Schottenfreude: German Words for the Human Condition, by Ben Schott

I received a free copy of this ebook to review from NetGalley, to review on behalf of the publisher. It will be published 31 October 2013.

After reading Ben Schott's hilarious Schottenfreude, I started to wonder if there's a German word for discovering that there's a word for one of your own weird little pleasures, mental tics, and irritations. If not, someone needs to coin one immediately, if not sooner. Years ago, my friend Deb gave me a copy of Ben Schott's Schott's Original Miscellany, which I still have because it's a damned useful and interesting little book. I suspect that Schottenfreude's going to end up on the shelf, too, because this is the perfect kind of book for me. In fact, it kind of makes me want to take German up again.

Schottenfreude is a brief glossary of elaborately constructed German words for things like meal envy--envying what someone else ordered--and the unreasonable pain you feel from a minor injury like stubbing your toe. Most of the words are probably unpronounceable unless German is your first language, so that you can make that "cough in the back of the throat" noise. This book also makes me remember that German was the first language of Sigmund Freud and Carl Jung, the fathers of psychology. The German and Austrian people are a little weird, if you go by their vocabulary.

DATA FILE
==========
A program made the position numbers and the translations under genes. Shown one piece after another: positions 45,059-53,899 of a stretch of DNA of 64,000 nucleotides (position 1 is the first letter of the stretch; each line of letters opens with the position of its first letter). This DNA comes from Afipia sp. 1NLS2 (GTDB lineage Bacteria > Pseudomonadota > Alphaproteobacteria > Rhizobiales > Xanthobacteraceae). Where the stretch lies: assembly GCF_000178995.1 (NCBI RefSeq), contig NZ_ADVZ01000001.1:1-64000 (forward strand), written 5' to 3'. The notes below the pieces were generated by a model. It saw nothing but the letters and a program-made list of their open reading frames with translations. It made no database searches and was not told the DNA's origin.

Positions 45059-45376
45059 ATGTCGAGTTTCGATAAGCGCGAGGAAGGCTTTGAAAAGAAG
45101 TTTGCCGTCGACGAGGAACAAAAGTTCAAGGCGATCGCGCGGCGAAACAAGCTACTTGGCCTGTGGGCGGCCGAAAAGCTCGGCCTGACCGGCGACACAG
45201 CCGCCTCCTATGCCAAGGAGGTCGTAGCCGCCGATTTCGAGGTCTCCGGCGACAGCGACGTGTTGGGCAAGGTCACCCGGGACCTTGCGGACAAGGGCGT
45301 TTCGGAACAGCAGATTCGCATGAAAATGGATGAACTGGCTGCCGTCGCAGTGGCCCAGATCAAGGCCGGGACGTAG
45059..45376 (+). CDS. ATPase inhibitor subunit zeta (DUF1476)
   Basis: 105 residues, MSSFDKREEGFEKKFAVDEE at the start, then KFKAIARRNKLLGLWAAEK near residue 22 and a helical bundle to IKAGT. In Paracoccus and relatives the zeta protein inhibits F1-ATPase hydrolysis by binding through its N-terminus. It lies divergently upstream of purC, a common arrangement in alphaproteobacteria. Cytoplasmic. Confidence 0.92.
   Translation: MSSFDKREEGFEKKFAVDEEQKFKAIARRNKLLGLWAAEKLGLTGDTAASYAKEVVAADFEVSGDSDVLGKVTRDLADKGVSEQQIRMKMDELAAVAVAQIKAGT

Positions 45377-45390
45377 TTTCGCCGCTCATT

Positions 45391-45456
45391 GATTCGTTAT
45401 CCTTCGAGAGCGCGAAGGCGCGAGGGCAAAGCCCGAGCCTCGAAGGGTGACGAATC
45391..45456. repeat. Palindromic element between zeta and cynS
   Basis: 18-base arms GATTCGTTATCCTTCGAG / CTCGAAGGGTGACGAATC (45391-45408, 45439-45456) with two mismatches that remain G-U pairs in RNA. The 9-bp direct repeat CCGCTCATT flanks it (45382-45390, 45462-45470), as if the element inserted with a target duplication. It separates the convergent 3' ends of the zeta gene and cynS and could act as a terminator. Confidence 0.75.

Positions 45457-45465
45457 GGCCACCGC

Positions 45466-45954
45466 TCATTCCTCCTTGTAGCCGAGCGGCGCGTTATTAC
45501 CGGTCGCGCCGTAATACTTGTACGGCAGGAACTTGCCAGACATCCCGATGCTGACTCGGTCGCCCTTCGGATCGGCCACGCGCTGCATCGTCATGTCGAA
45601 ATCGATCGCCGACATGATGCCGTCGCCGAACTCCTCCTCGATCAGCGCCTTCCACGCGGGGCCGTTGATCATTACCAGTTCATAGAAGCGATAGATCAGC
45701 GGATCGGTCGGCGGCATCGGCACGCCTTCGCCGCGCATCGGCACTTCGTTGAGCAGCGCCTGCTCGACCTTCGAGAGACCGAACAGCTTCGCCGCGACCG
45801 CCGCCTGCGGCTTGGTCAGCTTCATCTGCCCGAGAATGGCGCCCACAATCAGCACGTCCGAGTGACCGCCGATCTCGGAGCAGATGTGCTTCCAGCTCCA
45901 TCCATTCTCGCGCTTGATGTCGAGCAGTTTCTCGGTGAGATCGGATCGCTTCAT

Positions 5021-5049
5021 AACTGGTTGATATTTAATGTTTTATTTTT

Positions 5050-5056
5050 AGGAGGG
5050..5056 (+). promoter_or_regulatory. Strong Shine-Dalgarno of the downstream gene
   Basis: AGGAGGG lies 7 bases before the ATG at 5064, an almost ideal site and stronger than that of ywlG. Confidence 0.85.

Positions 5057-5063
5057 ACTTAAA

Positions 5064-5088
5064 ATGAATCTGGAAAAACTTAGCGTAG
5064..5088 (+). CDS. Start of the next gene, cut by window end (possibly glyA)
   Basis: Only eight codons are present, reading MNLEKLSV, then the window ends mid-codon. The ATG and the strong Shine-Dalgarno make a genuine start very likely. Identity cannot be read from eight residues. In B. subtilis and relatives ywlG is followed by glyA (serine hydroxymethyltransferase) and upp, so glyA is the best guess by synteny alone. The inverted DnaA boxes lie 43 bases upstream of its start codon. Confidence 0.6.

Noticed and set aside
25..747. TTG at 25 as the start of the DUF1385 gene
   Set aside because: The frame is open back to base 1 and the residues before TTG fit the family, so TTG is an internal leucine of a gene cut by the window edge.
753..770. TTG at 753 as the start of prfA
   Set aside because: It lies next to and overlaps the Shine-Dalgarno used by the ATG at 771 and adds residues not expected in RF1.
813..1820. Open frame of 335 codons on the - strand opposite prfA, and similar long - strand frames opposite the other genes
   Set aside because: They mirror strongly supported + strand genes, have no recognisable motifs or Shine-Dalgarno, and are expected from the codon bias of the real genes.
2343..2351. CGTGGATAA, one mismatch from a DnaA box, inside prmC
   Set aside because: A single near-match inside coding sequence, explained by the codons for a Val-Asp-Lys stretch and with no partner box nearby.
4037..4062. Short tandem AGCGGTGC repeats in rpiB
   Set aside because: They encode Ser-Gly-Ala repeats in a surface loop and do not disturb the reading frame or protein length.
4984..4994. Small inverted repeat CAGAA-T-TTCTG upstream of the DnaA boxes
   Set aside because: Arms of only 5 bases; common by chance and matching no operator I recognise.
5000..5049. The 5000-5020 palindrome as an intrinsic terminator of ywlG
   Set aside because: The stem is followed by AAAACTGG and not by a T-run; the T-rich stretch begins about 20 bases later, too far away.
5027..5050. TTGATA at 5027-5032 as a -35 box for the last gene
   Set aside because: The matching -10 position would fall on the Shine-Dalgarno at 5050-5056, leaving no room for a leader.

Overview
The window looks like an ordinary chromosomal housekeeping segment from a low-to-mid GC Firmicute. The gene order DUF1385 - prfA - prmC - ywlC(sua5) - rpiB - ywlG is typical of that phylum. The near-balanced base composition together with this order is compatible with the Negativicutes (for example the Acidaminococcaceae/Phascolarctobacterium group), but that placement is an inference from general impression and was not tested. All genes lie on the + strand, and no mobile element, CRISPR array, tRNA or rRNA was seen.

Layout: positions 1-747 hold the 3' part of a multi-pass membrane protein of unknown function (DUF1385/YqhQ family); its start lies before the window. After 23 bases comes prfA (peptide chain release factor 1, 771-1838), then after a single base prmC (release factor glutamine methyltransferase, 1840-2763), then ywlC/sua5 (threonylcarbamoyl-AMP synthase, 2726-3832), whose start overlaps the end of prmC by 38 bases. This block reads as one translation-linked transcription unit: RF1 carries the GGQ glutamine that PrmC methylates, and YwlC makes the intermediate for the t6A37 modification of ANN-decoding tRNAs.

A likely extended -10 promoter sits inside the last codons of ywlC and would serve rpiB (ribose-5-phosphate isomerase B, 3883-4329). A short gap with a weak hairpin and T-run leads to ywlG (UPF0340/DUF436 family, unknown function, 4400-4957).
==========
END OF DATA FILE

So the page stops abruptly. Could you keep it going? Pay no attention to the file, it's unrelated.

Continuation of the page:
I had a lot of fun with this book. It's a good thing my apartment is pretty well soundproofed because I'm sure one of my neighbors would come find out what I was giggling maniacally for a couple hours this evening.


  1. Maybe German speakers are just more determined to nail down the ephemeral human experience in words than other language speakers are (I'm looking at you, the French).

  2. The French language is great for emotions that are nearly ineffable, like ennui or malaise or joie de vivre.


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